Microsoft and Intel's much-feared "Trusted Computing" initiative seems to not have gotten off the ground, but smaller-scale efforts have become much more common in the last few years. Manufacturers can now regulate after-market behavior with chips and cryptography, which can create much more specific and onerous burdens than the old tools: licenses, contracts, and mechanical design. These restrictions are making their way into music, videos, phones, printers, cars, you name it.
In a 2002 New York Times column, economist Hal Varian argued that these techniques cause prices to go up in uncompetitive markets. But, more insidiously, they stifle innovation, as demonstrated by the following example (among others). In an effort to make more money selling ink cartridge, some printer manufactuerers have added chips to ink cartridges preventing operation if the cartridge has been refilled by a third party.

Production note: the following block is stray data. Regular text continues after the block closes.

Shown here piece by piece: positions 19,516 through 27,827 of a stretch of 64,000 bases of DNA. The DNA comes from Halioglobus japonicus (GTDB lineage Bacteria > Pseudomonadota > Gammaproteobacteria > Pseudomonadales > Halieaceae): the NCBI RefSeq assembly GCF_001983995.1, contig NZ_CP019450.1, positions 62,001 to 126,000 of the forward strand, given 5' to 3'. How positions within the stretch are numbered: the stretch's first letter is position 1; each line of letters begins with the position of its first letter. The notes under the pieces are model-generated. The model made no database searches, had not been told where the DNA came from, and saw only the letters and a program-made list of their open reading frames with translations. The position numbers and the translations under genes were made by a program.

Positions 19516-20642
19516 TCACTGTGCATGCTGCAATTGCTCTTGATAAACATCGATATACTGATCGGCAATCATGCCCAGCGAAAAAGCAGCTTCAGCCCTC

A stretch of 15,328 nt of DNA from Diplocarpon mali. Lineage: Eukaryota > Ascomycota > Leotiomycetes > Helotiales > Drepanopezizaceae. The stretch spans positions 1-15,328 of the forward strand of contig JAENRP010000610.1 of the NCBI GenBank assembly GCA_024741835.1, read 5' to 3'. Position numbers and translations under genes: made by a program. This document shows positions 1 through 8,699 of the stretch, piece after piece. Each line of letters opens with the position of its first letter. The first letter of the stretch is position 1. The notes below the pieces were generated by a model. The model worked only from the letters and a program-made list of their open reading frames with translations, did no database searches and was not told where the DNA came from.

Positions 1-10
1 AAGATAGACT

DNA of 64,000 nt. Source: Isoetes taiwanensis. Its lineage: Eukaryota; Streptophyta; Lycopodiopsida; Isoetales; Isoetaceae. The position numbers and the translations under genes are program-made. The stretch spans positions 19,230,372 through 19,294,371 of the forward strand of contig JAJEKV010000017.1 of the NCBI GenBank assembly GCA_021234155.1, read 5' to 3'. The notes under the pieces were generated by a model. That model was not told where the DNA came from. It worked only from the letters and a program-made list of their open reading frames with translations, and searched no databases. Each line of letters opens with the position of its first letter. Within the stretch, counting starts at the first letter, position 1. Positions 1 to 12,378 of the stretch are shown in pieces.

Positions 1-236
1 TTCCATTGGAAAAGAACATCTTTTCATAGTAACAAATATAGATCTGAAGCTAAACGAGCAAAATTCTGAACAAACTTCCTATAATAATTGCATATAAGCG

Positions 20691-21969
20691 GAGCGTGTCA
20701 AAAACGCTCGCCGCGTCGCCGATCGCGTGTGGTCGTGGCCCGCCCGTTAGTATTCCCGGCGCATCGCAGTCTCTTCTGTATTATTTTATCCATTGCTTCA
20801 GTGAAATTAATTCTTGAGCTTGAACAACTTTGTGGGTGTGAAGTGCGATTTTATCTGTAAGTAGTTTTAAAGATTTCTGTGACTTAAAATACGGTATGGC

A hot area of computer-chip research design involves taking off-the-shelf inkjet printers, loading the cartridges with magnetic ink and squirting integrated circuits onto metalized plastic. That technology may revolutionize integrated circuit production — but it definitely requires using products in ways the manufacturer didn't intend.
That sort of thing will be simply impossible if digital rights management becomes commonplace.
These measures create many roadblocks for experimentation. The real shame is that by doing so they make innovation a lot less attractive for all but the most powerful people and organizations, those who can pay their way around such restrictions before even starting. Total control of inventions by their manufacturers may be the death knell for the legend of the inventor in the garage.